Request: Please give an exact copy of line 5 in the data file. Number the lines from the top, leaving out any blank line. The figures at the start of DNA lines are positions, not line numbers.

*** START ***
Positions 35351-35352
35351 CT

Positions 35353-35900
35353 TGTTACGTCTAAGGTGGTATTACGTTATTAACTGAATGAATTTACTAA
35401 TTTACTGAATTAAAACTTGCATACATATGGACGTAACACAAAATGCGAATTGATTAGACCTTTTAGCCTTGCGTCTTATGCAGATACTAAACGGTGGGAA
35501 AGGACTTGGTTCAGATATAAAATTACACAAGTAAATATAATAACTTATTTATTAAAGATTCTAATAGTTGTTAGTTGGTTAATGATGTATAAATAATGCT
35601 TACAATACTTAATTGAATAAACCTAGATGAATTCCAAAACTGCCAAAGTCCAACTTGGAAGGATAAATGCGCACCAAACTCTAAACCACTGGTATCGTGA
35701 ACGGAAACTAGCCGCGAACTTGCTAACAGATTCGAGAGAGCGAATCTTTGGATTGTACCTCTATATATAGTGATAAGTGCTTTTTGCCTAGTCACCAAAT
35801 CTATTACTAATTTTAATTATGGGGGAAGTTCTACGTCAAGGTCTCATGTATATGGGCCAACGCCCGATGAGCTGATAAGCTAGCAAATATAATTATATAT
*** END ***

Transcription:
35401 TTTACTGAATTAAAACTTGCATACATATGGACGTAACACAAAATGCGAATTGATTAGACCTTTTAGCCTTGCGTCTTATGCAGATACTAAACGGTGGGAA